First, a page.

Although, one can only dream of a day when sex, condoms, puberty, menstruation, kissing, hugging etc. become a regular discussion topic at family tea time it is important that they do. When your daughter or son walk down the street and are faced with the same scooter guy, or an uncle or an aunt right at home they’ve to be prepared and know what a good touch/bad touch is. They’ve to feel comfortable to tell you and not feel ashamed or shy to speak with you. You have to be the next generations’ support system in every which way.



Believes that world peace is possible only when people stop judging each other & start accepting more. Prefers to live life one cheesecake at a time. Ordinary girl with small needs and strong opinion about women’s rights & animal welfare.

#Funfact Would prefer to die being known as the crazy cat lady.

Is it ok to talk?


When I think about sex education, I often (and admittedly biased) think about the impact it has on a woman’s life(being a woman that naturally comes to my mind). Whether she does not fully understand the physiology behind the seemingly mystical menstrual cycle, the options for contraception to prevent against STDs and pregnancy, or even the act of sex itself, discussing these topics has historically been a sticky issue. But what is most thought-provoking and exciting is the world where women have power through sex education and fundamental resources. Where a girl does not have to miss school because she does not have access to sanitary pads or tampons. Where a woman can understand the wonders of her body and man can grow in awareness and understanding of the taboo “period.” Is it fine to talk about puberty and masturbation openly?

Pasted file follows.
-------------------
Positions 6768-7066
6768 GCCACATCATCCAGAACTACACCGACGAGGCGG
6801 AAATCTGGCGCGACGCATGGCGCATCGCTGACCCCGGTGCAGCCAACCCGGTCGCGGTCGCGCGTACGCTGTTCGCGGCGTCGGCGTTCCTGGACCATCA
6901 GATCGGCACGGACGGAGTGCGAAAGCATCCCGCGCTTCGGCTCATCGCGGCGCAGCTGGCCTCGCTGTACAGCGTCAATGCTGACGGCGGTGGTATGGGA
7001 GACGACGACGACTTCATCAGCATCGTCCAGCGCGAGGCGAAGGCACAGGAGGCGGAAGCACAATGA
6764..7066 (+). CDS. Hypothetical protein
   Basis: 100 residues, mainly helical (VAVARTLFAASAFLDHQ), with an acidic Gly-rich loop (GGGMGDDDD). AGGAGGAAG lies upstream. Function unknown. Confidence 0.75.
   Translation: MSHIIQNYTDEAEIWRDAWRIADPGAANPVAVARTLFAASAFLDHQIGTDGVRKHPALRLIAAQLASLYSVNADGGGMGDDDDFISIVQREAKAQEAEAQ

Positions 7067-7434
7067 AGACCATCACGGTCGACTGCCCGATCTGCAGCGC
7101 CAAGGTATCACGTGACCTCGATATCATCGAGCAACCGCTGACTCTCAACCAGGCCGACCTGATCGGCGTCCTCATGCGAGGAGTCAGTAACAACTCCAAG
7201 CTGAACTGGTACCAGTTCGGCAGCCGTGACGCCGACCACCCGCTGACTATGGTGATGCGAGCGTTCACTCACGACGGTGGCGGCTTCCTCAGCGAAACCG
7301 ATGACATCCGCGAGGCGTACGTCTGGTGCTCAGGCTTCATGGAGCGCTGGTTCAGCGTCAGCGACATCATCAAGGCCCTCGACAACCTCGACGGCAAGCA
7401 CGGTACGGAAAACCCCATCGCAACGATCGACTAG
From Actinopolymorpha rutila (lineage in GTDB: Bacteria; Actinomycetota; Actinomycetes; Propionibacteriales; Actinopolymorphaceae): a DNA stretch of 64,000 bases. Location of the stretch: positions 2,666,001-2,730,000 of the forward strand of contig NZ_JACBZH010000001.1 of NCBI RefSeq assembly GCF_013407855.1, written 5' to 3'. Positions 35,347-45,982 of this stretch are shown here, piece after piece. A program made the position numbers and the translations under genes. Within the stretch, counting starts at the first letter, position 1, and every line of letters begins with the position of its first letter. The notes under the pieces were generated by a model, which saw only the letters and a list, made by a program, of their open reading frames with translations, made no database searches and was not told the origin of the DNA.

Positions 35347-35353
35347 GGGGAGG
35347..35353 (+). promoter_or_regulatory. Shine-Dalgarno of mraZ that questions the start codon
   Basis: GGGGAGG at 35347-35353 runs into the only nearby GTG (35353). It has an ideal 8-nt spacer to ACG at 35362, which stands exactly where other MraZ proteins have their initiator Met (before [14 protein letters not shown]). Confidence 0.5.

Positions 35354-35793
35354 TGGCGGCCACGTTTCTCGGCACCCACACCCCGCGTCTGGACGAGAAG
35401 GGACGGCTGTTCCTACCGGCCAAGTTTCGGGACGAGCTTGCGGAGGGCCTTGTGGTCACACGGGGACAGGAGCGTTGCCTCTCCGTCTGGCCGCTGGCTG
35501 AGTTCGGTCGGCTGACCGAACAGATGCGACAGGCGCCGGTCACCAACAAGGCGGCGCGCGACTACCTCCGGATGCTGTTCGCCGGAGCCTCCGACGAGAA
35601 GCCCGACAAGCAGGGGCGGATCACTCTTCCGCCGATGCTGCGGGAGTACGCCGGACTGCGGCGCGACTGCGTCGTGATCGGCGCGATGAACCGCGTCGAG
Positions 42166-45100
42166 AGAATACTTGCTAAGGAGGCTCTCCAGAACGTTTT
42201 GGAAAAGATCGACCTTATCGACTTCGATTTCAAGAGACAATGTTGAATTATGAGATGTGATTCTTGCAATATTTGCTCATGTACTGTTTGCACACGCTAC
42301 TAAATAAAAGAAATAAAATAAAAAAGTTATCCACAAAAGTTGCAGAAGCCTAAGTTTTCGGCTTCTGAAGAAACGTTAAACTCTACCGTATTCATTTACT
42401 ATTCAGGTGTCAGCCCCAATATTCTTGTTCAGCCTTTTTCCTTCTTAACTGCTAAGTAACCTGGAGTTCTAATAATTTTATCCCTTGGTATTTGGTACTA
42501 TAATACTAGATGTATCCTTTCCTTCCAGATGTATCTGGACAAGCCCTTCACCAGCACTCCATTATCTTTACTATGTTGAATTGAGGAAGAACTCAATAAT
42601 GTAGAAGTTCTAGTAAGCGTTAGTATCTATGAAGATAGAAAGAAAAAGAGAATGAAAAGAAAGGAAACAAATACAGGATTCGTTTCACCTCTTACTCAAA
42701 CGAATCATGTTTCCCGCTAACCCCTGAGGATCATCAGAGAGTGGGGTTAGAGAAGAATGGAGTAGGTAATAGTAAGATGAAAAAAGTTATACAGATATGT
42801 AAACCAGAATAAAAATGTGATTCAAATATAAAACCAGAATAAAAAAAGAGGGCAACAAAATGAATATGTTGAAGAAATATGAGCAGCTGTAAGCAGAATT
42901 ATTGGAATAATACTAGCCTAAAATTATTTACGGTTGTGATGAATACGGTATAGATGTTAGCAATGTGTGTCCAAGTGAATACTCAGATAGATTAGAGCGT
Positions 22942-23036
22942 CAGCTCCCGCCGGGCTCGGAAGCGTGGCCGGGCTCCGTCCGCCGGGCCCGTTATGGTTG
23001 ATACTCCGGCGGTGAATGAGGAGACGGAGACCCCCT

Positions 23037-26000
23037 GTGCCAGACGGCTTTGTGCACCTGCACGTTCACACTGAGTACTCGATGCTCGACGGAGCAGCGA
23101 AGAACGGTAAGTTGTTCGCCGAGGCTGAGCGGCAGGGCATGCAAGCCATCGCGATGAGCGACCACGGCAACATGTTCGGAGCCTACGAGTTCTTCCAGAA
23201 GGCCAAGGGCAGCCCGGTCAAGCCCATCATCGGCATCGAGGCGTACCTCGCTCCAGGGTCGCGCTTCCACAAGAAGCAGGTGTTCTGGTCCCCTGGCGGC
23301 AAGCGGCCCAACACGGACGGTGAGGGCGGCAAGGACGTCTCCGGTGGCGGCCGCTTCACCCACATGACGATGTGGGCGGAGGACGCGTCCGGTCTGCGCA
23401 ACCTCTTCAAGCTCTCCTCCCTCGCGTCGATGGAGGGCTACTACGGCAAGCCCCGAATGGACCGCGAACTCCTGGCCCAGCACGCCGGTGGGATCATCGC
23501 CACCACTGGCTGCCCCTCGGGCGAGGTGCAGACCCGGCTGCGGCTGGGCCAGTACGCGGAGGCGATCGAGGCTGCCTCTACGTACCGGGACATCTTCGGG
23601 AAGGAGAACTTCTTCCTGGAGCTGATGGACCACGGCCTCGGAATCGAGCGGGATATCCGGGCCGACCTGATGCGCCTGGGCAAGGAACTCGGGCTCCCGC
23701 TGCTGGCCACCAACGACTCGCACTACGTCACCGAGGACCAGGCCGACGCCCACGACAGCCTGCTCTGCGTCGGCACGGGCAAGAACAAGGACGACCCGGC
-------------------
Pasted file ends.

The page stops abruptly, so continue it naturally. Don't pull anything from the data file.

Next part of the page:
But then I think, would I be comfortable talking to my parents about this? Or even a stranger? And do not even get me started on how terrifying it would be to talk to a stranger about sex education in the presence of my parents.

Recently, I traveled to a local mall in Bangalore and did just that. With one native friend and another friend from the U.S., we questioned different demographics of people, inquiring about their experience with sex education (whether it was discussed in schools, at home, or understood through the media). One thing that I found across all groups (including teenage boys, grandmothers, mothers, daughters, younger and maturing men, and couples) was an openness to talking about sex education. Whether or not people were just trying to be polite, most opened up and were transparent in what they knew and how they learned it.

Oftentimes, men did not know the meaning of a sanitary napkin. Most people did not have an understanding of contraception. I heard some people say that talking about sex was taboo. Others were involved in sex education themselves.

This diversity in experience and perspective reminded me of many accounts I have heard at home and at college. I have heard some stories of abstinence being the only sex education taught in rural Indiana. I have experienced a sex education where scare tactics were used by showing a slideshow of horrendous genitals infected by STDs in an all-girls, Catholic school. I know some people that received no sex education and did not know the physical meaning of sex until high school.

On a completely different note, I heard about the extensive and objective sex education given in some areas of California. I hear about the legislation being passed in New York to ensure that sanitary products are as accessible as soap in bathrooms (particularly in schools, prisons, and homeless shelters).

With such variety in opinion on the topic of sex education, where do we go from here? I hope to see a future where sex education is empowering and respectful of culture. So where do we start?

Kara Holinski